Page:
After 15,000 miles though, Conner said the battery had degraded a bit. “It’s common for most battery packs to have a dip in capacity after initial usage and then for it to trail off,” Conner wrote in his review. “I’m down maybe 2%. Even after calibration, my truck won’t charge above the 300-mile indicated range.”

“This is typical and not alarming," he wrote. "I usually leave it in the garage with 25-50% SoC and when I’m using it, I’m using it hard. Between the two extremes of heavy use and perfect storage, it’s a normal degradation profile.”

In terms of charging, the Cybertruck peaks at 250 kilowatts. That's not class-leading but acceptable, according to Conner. The current V2 and V3 Tesla Superchargers are rated for 150 kW and 250 kW of maximum output. “This is the limit of the Superchargers, not the truck,” Conner said.

“The charging curve dipping at 28% SoC from a 250 kW charger is unacceptable. The lead Cybertruck engineer mentioned that their OTA update with an improved curve is coming soon. Seriously can't wait, hurry up!”

One big advantage the Cybertruck has over its competitors is the ease of using bidirectional charging, or what some brands call vehicle to load (V2L). Its on-board power conversion system (PCS) allows bidirectional usage and can send 11 kW of AC power to the house.

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The Cybertruck’s onboard power electronics can simply match the voltage and frequency of your home, removing the whole step of installing such systems. By contrast, both the F-150 Lightning and the Silverado EV offer bidirectional capability but require expensive inverters at home, Conner said.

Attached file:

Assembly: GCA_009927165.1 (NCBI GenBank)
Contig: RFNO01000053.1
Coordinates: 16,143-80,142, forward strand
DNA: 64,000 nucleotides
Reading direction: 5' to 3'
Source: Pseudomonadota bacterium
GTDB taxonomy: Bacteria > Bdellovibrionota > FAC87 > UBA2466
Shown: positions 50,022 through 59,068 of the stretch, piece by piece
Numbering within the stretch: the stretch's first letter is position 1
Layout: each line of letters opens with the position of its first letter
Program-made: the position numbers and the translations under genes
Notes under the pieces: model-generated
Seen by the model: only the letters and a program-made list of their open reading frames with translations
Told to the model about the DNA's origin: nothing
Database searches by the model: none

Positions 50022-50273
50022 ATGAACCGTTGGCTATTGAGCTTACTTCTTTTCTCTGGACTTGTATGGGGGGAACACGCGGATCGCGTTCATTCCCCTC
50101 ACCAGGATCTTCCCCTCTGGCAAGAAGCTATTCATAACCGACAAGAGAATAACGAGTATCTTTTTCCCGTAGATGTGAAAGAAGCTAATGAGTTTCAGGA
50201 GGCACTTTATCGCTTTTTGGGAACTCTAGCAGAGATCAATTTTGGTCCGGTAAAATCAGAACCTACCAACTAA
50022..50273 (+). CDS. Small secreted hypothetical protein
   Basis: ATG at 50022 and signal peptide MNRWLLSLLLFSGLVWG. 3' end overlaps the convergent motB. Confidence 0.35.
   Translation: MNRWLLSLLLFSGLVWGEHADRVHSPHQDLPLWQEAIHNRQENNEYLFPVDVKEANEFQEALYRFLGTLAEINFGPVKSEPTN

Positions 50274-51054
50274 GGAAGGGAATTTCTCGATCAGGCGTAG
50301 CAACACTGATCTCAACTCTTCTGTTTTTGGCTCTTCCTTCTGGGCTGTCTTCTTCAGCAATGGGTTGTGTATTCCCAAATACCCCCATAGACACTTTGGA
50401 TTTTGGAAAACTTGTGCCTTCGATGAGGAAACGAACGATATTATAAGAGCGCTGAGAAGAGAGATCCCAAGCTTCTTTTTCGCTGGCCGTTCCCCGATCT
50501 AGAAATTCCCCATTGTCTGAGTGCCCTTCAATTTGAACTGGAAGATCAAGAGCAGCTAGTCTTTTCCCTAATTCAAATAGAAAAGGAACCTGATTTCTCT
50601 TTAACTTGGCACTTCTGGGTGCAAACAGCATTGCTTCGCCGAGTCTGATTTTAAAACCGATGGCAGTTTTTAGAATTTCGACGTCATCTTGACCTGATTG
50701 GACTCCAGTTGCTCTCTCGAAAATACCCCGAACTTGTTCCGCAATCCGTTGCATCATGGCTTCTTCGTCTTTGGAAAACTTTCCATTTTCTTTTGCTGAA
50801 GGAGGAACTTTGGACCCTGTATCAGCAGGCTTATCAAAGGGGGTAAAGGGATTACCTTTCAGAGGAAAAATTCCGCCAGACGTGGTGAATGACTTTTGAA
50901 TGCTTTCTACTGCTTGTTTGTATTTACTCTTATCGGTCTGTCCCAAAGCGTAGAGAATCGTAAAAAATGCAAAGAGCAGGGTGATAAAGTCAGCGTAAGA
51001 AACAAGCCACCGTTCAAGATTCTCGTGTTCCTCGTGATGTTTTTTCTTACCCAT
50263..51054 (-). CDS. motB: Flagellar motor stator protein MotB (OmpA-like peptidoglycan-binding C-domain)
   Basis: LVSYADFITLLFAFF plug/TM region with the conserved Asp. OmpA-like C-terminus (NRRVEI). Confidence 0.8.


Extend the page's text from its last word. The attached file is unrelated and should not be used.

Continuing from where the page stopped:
He added that the truck’s performance was impressive and features like steer-by-wire were “game-changing.” The steering is quick, progressive and predictable, except when you’re sliding and drifting around. With a slight nudge to the wheel, you can deftly maneuver this 18-foot-long, nearly 7000-pound truck.

According to him, to truly appreciate the system, you have to drive a Cybertruck and then hop back into an F-150 Lightning or Silverado EV that requires three full rotations to go from lock to lock. In the Tesla, the wheels turn fully with just half rotation. Here's a great explainer on how steer-by-wire works.

Cybertruck/Model 3

Photo: Kyle Conner/X

The Cybertruck has a lot going for it, but it has several quality issues, too. Moreover, Tesla has left many questions unanswered, like the availability of the $16,000 range extender battery pack that would go into the bed. There are some valid concerns regarding the promised range extender:

  • How much additional energy does it add?
  • What's the weight penalty?
  • Once it's installed, can owners take it out if they change their minds?
  • What's the battery chemistry and how fast can it charge or discharge?

Conner talks in great detail about every aspect of his truck. So if you’re Cyber-curious, or are just gathering knowledge, watching the video above is highly recommended.